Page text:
# Levels in Expressions

The Part function allows you to access specific parts of Wolfram Language expressions. But particularly when your expressions have fairly uniform structure, it is often convenient to be able to refer to a whole collection of parts at the same time.

Levels provide a general way of specifying collections of parts in Wolfram Language expressions. Many Wolfram Language functions allow you to specify the levels in an expression on which they should act.

Here is a simple expression, displayed in tree form:
 In:= Out//TreeForm= This searches for x in the expression t down to level 1. It finds only one occurrence:
 In:= Out= This searches down to level 2. Now it finds both occurrences of x:
 In:= Out= This searches only at level 2. It finds just one occurrence of x:
 In:= Out= Position[expr,form,n] give the positions at which form occurs in expr down to level n Position[expr,form,{n}] give the positions exactly at level n

Controlling Position using levels.

You can think of levels in expressions in terms of trees. The level of a particular part in an expression is simply the distance down the tree at which that part appears, with the top of the tree considered as level 0.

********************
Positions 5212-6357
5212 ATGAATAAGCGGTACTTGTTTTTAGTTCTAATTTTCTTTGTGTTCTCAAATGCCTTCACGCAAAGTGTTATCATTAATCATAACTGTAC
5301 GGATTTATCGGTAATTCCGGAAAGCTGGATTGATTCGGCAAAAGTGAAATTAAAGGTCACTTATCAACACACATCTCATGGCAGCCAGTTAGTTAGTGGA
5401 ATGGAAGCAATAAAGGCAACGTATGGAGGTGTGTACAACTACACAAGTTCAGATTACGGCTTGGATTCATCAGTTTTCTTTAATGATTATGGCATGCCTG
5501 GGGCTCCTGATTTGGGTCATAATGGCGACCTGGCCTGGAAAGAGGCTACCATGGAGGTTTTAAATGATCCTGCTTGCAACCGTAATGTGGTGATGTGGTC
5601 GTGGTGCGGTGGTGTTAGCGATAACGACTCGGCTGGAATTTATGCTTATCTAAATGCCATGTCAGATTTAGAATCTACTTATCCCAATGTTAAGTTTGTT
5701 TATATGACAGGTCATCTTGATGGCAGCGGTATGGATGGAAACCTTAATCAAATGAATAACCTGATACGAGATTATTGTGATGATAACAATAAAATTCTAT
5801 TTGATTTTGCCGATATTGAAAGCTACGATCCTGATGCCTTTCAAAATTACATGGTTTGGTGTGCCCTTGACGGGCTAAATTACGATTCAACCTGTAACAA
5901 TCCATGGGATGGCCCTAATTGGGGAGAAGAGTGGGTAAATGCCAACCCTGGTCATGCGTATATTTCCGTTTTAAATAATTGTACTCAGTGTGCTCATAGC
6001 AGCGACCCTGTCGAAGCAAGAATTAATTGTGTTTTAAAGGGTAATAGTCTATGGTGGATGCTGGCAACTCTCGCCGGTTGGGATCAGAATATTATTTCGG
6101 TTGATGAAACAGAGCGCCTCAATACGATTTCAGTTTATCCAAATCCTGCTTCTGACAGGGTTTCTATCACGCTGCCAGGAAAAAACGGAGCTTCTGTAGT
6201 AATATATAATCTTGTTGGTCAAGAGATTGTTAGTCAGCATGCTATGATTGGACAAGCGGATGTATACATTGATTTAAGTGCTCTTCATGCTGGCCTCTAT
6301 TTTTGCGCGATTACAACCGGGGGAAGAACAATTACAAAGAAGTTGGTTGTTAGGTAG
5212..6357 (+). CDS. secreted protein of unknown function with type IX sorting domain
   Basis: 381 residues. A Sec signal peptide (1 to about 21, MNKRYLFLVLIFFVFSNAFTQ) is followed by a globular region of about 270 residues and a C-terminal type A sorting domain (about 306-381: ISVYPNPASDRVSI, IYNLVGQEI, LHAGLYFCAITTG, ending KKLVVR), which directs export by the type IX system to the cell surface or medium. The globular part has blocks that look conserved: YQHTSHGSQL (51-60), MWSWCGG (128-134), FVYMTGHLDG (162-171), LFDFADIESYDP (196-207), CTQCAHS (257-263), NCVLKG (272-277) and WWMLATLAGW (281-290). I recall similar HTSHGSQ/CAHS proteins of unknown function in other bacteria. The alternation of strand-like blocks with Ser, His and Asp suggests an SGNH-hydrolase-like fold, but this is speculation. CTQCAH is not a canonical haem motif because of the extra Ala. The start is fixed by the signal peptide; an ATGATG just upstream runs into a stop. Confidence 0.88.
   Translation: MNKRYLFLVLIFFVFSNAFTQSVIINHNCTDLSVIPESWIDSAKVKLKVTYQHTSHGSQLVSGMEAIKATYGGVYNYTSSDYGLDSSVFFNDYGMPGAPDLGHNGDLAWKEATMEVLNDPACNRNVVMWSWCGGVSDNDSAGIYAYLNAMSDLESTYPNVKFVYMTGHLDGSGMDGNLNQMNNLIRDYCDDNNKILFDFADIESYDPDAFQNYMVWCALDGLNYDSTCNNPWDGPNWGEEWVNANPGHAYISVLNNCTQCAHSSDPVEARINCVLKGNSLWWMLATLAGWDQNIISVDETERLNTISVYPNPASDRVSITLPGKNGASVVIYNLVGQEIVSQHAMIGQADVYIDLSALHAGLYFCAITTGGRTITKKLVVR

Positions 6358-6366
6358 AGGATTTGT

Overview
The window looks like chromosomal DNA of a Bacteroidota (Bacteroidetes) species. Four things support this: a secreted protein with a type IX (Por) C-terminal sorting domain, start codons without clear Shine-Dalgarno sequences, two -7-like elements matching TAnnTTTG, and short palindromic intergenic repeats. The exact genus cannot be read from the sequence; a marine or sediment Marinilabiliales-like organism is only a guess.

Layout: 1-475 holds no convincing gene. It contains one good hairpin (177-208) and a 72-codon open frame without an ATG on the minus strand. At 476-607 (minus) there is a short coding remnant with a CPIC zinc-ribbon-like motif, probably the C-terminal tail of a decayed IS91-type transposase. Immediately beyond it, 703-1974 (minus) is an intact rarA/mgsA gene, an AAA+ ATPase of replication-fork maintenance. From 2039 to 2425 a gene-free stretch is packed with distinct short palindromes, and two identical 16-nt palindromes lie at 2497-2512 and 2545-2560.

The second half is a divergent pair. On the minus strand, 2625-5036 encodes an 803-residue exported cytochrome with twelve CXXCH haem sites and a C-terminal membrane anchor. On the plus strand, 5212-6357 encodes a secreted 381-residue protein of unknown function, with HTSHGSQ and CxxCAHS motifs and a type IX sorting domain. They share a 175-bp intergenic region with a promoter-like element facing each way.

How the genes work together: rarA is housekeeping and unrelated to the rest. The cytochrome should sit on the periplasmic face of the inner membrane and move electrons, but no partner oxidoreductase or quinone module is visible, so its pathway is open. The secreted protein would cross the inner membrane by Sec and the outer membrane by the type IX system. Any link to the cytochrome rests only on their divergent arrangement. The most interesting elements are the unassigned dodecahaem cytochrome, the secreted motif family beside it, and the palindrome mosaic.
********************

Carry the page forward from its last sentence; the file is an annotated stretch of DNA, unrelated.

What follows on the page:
It is equivalent to say that the parts which appear at level n are those that can be specified by a sequence of exactly n indices.

 n levels 1 through n Infinity all levels (except 0) {n} level n only {n1,n2} levels n1 through n2 Heads->True include heads Heads->False exclude heads

Level specifications.

Here is an expression, displayed in tree form:
 In:= Out//TreeForm= This searches for a at levels from 2 downward:
 In:= Out= This shows where f appears other than in the head of an expression:
 In:= Out= This includes occurrences of f in heads of expressions:
 In:= Out= Level[expr,lev] a list of the parts of expr at the levels specified by lev Depth[expr] the total number of levels in expr

Testing and extracting levels.

This gives a list of all parts of u that occur down to level 2:
 In:= Out= Here are the parts specifically at level 2:
 In:= Out= When you have got the hang of ordinary levels, you can try thinking about negative levels. Negative levels label parts of expressions starting at the bottom of the tree. Level -1 contains all the leaves of the tree: objects like symbols and numbers.

This shows the parts of u at level -1:
 In:= Out= You can think of expressions as having a "depth", as shown by TreeForm. In general, level -n in an expression is defined to consist of all subexpressions whose depth is n.

The depth of g[a] is 2:
 In:= Out= The parts of u at level -2 are those that have depth exactly 2:
 In:= Out=